2. > Since day one, or maybe day 2 it has been a dream that programmers could design logic. Well 50 or so years later we have HDL, System Verilog, VHDL, and SystemC. Let’s throw in RISC(V) and all the other children!

      Yeah. LEave it to a programmer to make physical things. VHDL and Verilog – what a “great” tools. First you bullshit someopne to write basically a code to describe a circuit and then you have to have multiple laqyers of tools to de-bullshit that back into something that could work ( or not) in reality.

  2. You’ve been trying too hard to lick Lattice guys arsehole by avoiding questions like these:

    * They like to talk about IoT and edge applications a lot, but when are we to see an actual Lattice FPGA, that can do PCIe4 ?
    * When are we to see partial self-reconfigurability while running, like Xilinx can do with their ICAP mechanism. At the lower and middle end one has to be able to use whatever asset one can and this would be great – FPGAs are bloated by their nature. WHy can’t one use re/configuration logic for something useful at “runtime” ?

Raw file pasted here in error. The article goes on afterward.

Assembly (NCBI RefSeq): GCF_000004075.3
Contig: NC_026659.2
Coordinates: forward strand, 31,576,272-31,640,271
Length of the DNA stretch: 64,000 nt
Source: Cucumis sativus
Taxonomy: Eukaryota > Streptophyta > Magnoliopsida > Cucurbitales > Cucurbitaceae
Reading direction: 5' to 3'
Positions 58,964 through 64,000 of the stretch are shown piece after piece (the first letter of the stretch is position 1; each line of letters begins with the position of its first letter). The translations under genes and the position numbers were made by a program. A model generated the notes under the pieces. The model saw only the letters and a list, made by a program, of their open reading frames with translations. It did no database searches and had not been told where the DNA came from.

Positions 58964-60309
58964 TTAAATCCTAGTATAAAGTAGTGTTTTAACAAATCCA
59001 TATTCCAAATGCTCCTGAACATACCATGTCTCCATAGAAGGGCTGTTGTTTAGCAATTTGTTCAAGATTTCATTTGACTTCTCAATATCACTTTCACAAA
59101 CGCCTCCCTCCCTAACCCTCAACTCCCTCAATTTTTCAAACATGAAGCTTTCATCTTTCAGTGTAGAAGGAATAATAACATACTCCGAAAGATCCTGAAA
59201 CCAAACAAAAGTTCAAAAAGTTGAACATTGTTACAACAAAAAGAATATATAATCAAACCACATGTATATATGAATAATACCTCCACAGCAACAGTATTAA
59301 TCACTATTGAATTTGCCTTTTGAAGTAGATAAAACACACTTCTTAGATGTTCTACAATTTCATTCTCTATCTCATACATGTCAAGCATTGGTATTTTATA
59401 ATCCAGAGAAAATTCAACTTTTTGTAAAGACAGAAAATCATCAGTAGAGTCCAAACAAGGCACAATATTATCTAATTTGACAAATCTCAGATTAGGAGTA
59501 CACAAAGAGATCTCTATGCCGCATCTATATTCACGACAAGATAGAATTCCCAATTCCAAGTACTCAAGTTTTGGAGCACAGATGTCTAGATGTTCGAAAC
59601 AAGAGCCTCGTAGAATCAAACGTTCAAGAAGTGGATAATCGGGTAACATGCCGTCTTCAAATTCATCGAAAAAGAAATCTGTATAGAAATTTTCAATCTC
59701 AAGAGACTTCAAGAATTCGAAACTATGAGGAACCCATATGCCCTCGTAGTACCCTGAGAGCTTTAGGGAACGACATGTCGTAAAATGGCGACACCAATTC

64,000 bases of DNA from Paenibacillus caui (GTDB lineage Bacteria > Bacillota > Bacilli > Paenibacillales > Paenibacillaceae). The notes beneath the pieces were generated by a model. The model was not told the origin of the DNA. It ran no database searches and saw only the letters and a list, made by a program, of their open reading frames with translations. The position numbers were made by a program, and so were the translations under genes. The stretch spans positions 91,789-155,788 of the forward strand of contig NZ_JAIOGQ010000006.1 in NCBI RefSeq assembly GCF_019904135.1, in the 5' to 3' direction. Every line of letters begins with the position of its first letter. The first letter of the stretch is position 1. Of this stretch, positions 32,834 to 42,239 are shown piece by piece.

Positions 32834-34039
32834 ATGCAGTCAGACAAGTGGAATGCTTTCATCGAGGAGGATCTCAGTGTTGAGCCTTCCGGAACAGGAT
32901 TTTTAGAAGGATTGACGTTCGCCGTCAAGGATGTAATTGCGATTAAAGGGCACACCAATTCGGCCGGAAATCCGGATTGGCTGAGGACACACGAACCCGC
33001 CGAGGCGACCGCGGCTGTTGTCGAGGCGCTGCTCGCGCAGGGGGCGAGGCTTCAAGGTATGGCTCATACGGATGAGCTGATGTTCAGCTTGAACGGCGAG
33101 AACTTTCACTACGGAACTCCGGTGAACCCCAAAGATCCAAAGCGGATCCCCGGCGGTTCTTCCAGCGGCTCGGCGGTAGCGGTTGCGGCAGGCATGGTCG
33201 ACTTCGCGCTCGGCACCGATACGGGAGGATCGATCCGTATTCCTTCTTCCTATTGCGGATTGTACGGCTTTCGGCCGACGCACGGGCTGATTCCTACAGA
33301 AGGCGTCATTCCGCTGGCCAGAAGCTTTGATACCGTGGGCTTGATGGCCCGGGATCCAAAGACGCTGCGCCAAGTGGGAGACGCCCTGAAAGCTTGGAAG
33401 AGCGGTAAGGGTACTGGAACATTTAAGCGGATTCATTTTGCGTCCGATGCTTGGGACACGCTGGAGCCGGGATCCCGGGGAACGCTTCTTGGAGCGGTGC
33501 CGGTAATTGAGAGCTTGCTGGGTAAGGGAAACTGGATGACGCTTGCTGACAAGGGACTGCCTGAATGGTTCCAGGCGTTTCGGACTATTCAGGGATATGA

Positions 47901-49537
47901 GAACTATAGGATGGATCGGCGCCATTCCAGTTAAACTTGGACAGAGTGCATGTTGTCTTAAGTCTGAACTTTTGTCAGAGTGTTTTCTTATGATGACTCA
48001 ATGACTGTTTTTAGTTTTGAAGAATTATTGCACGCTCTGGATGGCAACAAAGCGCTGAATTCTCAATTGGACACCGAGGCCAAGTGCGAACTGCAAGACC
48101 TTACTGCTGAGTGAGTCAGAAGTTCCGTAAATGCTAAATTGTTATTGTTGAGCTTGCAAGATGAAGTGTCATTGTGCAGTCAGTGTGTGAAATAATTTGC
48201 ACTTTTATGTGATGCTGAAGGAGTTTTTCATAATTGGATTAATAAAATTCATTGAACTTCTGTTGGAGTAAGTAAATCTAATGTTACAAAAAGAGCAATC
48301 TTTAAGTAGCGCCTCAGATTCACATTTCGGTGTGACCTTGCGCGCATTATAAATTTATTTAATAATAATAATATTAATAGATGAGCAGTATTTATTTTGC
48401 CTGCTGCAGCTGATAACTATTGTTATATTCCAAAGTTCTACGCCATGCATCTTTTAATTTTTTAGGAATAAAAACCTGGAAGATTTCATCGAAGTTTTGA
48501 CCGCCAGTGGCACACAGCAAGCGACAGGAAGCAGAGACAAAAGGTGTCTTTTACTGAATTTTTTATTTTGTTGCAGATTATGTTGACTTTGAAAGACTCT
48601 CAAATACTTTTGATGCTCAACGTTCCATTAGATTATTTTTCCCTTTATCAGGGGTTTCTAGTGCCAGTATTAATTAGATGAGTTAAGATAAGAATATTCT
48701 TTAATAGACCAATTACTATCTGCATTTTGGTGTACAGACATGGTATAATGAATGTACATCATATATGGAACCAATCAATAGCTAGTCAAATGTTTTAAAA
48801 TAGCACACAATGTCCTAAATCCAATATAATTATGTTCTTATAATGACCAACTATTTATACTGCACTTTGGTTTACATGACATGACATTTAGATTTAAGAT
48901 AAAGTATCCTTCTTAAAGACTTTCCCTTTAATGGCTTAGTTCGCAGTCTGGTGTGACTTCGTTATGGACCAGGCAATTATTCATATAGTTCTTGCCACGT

* What happened to their commitment to open source ? When are they to seriously open documentation to Yosys and similar projects
    * Why do they have so fascistic pricing policies and so closed free options for IDE ? How many can pay $2k+ per year for a licence just so that they can configure effing thing ?
    * If I’m not mistaken, some of that Avant architecture is to trickle-down into MachXo(5?) series. Are we ever to see actually useful onboard user FLASH in these things ? Something with 32 bus, that could be used for a code of softCPU etc ?
    * Most of the cool stuff of the new series is yet to come in 2023 and 2024. Well, competiton is working big time. How cool will this still be in 20 year time ?

  3. Oh, one more question from me: